Page 1


THE LEONARDO DA VINCI MACHINES EXHIBITION ‘Exploring the mind of the greatest genius of all time’




Comune di Firenze (Florence) Professor Carlo Pedretti, UCLA (Los Angeles), Associazione Culturale – La Cittá Ideale (Vigevano) 2


Page 4


Page 5


Page 6


Page 8

THEME 1 VITRUVIAN MAN The line of text immediately below the drawing of Vitruvian Man, written in Leonardo’s characteristic right to left mirror writings reads “the length of a man’s outspread arms is equal to his height”.



From the roots of his hair to the bottom of his chin is 1/10 of a man’s height


From the top of the breast to the roots of the hair will be the 7th part of the whole man From the nipples to the top of the head will be the 4th part of man The greatest width of the shoulders contains in itself the 4th part of man From the elbow to the tip of the hand will be the 5th part of a man

Page 10


Other notes below the drawing read:

From the bottom of the chin to the top of the head is 1/8 of his height

Page 9

Page 11

Page 12


Page 13


Page 14


Page 15


Page 16


Page 17


Page 18


Page 19

From the elbow to the angle of the armpit will be the 8th part of man The whole hand will be the 10th part of the man The distance from the bottom of the chin to the nose and from the roots of the hair to the eyebrows is, in each case the same, and like the ear, a third of the face. Leonardo da Vinci



I am a Physicist. I taught and published in Australia, a wonderful country, providing me with a comfortable and enjoyable life. Ten years ago however, aged fifty, I wanted to rediscover my roots - relive my youth, and return to Italy, my country of birth. I got more than I bargained for. I met the Niccolai family and consequently Leonardo da Vinci. What I am about to describe is the result of my two years experience in Florence, working, studying and living, which culminated in my involvement in this wonderful project. Most of my story is current accepted academic thinking but some is from my personal journey. In essence, it is about the wonderful world of Leonardo da Vinci and his relevance in the 21st century. Leonardo was born on April 15 in 1452 near Vinci, a small medieval town north-east of Florence between Pistoia and Lucca, situated on a picturesque hillside where olive trees and vineyards are still grown. Hidden in the foothills of the Apennine Mountains, Vinci is situated in proximity of the ancient road Via Francigena. In Leonardo’s time, the road had already been in use for over 500 years. Used first by the Longobards (settlers from northern Europe to the northern plains of Italy) and later by the Franks (Germanic settlers of France) - hence its name. View of Florence from Boboli Gardens by Camille Corot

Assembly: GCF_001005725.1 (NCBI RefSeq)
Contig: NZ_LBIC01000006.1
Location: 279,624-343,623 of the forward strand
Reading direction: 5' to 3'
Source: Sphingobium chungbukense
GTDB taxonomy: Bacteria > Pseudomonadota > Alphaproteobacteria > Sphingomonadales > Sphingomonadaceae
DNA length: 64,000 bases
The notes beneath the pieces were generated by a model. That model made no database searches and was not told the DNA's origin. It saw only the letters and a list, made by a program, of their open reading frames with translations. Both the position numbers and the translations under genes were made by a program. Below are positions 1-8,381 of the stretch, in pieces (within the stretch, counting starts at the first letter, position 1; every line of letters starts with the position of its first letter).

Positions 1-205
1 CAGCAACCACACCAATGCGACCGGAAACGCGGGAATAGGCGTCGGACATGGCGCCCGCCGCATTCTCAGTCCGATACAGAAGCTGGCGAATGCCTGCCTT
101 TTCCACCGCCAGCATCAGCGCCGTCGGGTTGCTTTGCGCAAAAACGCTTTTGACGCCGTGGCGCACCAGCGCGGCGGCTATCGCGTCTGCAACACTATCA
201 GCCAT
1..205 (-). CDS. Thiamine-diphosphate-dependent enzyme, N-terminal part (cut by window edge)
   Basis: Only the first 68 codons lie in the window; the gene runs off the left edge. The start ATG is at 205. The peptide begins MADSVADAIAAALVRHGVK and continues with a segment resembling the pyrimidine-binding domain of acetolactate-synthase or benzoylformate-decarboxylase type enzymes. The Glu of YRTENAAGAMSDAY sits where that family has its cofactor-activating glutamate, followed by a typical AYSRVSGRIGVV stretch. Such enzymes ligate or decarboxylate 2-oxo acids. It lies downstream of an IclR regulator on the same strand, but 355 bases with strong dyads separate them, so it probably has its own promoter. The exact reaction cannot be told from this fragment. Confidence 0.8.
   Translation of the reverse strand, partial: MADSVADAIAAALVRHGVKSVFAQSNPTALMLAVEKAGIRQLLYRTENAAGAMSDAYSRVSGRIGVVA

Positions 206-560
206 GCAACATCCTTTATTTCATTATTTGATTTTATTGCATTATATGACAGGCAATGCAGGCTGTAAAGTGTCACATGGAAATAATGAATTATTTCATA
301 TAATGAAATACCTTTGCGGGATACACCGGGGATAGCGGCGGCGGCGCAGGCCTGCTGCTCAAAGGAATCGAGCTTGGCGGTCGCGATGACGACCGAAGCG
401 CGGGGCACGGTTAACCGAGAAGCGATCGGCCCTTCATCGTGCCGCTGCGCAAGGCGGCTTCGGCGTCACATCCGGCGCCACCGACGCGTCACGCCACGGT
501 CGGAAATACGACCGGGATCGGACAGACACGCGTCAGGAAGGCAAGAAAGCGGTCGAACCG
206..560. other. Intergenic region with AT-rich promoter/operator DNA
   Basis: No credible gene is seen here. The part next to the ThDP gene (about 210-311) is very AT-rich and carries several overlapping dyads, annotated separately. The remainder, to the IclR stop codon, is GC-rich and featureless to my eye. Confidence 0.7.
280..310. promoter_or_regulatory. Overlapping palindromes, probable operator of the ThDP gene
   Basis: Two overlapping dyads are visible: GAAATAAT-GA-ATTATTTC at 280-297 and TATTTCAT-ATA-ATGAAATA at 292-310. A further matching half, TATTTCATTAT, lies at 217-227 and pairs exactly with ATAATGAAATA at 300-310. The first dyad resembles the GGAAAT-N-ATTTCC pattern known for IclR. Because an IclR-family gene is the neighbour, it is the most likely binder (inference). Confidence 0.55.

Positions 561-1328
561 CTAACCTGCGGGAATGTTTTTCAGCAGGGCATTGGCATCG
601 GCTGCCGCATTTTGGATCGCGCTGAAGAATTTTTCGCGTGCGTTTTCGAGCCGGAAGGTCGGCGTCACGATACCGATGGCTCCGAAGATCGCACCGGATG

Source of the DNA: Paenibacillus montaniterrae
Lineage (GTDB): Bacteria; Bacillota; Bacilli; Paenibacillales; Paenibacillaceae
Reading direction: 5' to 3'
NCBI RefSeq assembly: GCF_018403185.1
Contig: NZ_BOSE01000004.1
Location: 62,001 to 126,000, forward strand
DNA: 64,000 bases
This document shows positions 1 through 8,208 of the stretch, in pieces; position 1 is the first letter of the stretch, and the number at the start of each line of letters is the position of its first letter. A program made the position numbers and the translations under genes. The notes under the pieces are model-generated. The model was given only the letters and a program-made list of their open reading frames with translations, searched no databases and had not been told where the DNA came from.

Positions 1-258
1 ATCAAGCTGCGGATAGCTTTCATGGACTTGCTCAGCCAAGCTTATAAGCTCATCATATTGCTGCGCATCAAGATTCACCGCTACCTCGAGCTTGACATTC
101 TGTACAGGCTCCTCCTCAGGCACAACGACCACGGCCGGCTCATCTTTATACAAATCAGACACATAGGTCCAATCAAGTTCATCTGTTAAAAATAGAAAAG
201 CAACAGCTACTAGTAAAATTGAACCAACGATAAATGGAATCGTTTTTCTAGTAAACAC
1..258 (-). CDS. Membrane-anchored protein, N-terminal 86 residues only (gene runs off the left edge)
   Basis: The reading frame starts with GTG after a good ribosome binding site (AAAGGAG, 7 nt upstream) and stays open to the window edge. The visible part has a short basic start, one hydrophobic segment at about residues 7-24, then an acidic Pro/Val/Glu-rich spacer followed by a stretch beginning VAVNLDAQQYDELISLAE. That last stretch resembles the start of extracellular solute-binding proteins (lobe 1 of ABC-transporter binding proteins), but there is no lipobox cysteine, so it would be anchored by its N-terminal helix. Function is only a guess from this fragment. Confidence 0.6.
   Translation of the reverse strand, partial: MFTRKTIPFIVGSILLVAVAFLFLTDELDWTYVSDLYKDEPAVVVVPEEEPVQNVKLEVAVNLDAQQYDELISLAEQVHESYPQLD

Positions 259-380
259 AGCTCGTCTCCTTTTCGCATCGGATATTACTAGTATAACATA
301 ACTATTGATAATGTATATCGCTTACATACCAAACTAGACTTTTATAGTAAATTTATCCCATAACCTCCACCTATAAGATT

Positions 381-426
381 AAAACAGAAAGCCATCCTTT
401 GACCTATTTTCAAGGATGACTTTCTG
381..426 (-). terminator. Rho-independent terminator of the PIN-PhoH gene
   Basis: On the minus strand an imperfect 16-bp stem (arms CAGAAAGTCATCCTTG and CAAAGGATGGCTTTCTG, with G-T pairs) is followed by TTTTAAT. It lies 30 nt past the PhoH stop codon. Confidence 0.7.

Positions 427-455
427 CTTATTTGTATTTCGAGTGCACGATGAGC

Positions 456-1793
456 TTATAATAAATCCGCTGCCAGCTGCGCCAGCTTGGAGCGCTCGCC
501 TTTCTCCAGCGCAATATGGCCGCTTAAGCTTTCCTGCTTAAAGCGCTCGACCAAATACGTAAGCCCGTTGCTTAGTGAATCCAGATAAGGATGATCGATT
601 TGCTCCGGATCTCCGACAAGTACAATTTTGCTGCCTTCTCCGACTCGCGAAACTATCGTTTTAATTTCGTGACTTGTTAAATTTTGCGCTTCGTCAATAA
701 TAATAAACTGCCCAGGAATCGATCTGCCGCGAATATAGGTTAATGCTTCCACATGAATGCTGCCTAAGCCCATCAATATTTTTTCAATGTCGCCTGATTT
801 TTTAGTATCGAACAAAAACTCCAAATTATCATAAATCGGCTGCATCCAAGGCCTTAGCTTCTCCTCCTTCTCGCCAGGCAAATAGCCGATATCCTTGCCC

It was for me a great discovery! Now almost vanished, Via Francigena was an elevated narrow road providing safe passage away from the more dangerous Roman roads of the plains, used for centuries by the many pilgrims from all over continental Europe and England on their way to Rome. It was an important road dotted with bustling medieval towns such as San Giminiano, Volterra etc... terminating in magnificent Siena. Via Francigena, in fact, was a major transport route for medieval northern Europe’s goods, customs and genetic stock (for example the Niccolai believe to be of the same genetic roots as the Nichols of Germany). For me, I find it not surprising that ‘local boy Leonardo’ inherently developed as an embodiment of many of the characteristics we assume typical of the diverse tribes of Europe. This is the region in which the ‘Universal Man was created. He is methodical in his investigations, chaotic and repetitive in his reporting, predictably competent, bright and curious, unpredictable in his genius but above all, he never gives up in the face of failure Leonardo da Vinci is the most inspirational figure of the past millennium. Back in the 15th century, the economy of Florence was founded on industry, commerce and banking and was larger than that of the whole of England - truly the ‘Big Apple’ of the times. Within 50 years, it was transformed from a medieval borough (like San Gimigniano and Siena are still today) to the present day flamboyant, Renaissance influenced, city of Florence. The 15th century was also a period in which there were many first offs. ‘Renaissance men’ were laying the foundations for the revolution in science, art, literature, industry, financial systems, commerce, communications and technology ... in other words, the Modern Revolution had begun. Luigi Rizzo Managing Director Niccolai-Teknoart SNC (Firenze) Artisans of Florence Pty Ltd